The coronavirus (COVID-19) outbreak has created unprecedented conditions in the UK and across the world.
While many affected businesses are scrambling to find some form of protection in their contracts, no standard form force majeure clause will offer meaningful help in these circumstances.
While it is useful to clarify whether a contractor/supplier gets an extension of time in relation to any fixed delivery date, and whether they can claim additional costs, beyond that, these clauses are not designed to deal decisively with situations like that created by the coronavirus pandemic.
The structure of force majeure clauses simply invites a discussion/argument/prolonged and increasingly aggravated chain of communication about whether, in fact, a force majeure event has arisen.
Or, to the extent it has (or might have done), these clauses provide a contractual forum to debate whether a party's obligations are properly prevented/hindered/delayed (as a matter of causation).
Protracted adversarial discussion can waste time and diminish relationships at a time when cooperation and goodwill are needed more than ever.
Unlike similar clauses – e.g., material adverse change/benchmarking/change in law clauses – force majeure clauses very rarely offer practical help to the parties once they find themselves in situations that warrant their invocation.
This is important because a 'true' force majeure is beyond either party's control; there should, in theory, be literally nothing they can do about it (unlike acceleration clauses, for example).
If a contract concerns a scope of works/delivery that must happen (or where there is still a mutual benefit to both parties in securing completion of the contract in some form), a force majeure clause will quickly steer both parties down a blind alley.
If that is the case, very generally speaking, if your contract is not a one-off and the relationship or the wider delivery chain matters, and will continue to matter into the future, parties have the option to:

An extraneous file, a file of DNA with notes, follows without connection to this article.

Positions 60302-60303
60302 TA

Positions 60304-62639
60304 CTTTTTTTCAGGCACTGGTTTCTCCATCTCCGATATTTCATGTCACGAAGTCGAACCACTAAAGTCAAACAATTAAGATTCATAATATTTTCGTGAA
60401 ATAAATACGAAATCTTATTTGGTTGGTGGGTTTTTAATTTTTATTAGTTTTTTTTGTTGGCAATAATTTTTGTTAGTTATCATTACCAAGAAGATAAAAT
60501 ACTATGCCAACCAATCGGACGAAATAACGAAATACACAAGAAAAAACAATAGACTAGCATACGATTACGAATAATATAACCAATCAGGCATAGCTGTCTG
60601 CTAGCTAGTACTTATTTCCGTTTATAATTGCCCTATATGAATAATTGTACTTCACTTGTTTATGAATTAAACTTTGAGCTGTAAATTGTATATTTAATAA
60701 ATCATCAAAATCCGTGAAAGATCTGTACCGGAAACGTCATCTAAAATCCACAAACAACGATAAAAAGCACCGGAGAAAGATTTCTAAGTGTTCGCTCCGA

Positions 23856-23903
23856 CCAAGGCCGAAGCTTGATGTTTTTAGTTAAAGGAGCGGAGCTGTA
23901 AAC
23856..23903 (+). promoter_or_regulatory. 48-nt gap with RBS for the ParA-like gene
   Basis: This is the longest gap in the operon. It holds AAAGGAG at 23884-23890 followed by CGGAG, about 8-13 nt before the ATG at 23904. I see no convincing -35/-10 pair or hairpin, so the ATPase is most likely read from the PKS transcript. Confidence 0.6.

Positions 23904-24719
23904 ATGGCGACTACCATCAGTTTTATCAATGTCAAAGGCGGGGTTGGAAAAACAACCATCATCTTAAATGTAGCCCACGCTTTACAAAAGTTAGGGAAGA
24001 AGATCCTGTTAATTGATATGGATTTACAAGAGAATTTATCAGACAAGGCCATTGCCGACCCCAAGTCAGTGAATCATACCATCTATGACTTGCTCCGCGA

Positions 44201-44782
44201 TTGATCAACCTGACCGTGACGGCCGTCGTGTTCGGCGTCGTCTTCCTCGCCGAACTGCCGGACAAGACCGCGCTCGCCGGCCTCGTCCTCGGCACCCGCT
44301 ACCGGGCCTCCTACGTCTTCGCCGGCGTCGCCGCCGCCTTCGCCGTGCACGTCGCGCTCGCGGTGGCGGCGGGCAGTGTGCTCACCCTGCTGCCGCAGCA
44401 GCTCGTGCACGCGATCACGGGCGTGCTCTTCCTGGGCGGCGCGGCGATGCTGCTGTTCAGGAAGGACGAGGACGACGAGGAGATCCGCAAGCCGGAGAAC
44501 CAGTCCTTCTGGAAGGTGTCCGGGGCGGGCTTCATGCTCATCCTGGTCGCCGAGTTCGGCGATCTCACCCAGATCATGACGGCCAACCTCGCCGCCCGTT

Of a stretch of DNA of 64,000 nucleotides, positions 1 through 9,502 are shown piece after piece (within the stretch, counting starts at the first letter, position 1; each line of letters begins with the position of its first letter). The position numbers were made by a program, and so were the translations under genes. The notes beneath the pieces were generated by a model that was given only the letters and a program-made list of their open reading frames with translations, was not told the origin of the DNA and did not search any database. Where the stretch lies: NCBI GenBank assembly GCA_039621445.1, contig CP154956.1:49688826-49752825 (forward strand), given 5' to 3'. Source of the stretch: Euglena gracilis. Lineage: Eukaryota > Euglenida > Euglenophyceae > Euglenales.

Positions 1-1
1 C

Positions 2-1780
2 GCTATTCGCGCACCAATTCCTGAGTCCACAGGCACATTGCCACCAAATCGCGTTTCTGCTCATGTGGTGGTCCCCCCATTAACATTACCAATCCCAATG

- Accept that a force majeure event may or may not have occurred, but allow both parties to 'reserve their rights' in relation to it (this is different if one party is not genuinely prevented from performing due to a force majeure event, but is manifestly using it as cover for other motives, such as a desire to get out of a non-lucrative contract);
- Offer to have a 'without prejudice' open discussion about which obligations are actually prevented, which are delayed, and which are now simply more difficult or expensive (e.g., due to labour shortages or travel restrictions on key personnel);
- Look at the programme and scope of works and discuss workarounds. What can be brought forward/pushed back/rearranged?
- Agree what really matters from a time perspective and what can be dropped;
- Agree what is the best outcome for both parties in the circumstances, rather than what each party expected when the contract was signed;
- Put the joint commercial and managerial effort into finding and agreeing a 'Plan B', including how that will (or might) impact cost and time obligations. How should the additional costs fall? What is a fair allocation in the circumstances (again, in a true 'no fault' environment)?
- Ideally, put an agreement in writing and honour it. This may be a contract variation, or a whole re-write. It may just be a case of playing it by ear and putting trust in the relationship.
True force majeure events concern genuine 'no fault' circumstances.
There is probably still some benefit for both parties in adapting their existing contract to those circumstances.
In this case, the contract is just a proxy for their commercial relationship. Parties rarely (but admittedly, not always) have much to gain by engaging in a prolonged force majeure standoff, which does not realistically present a workable way out of the impasse.
There is some truth in the adage that 'relationships, not contracts, matter', but parties should remember that carefully drafted contracts are very versatile tools, rather than blunt instruments.
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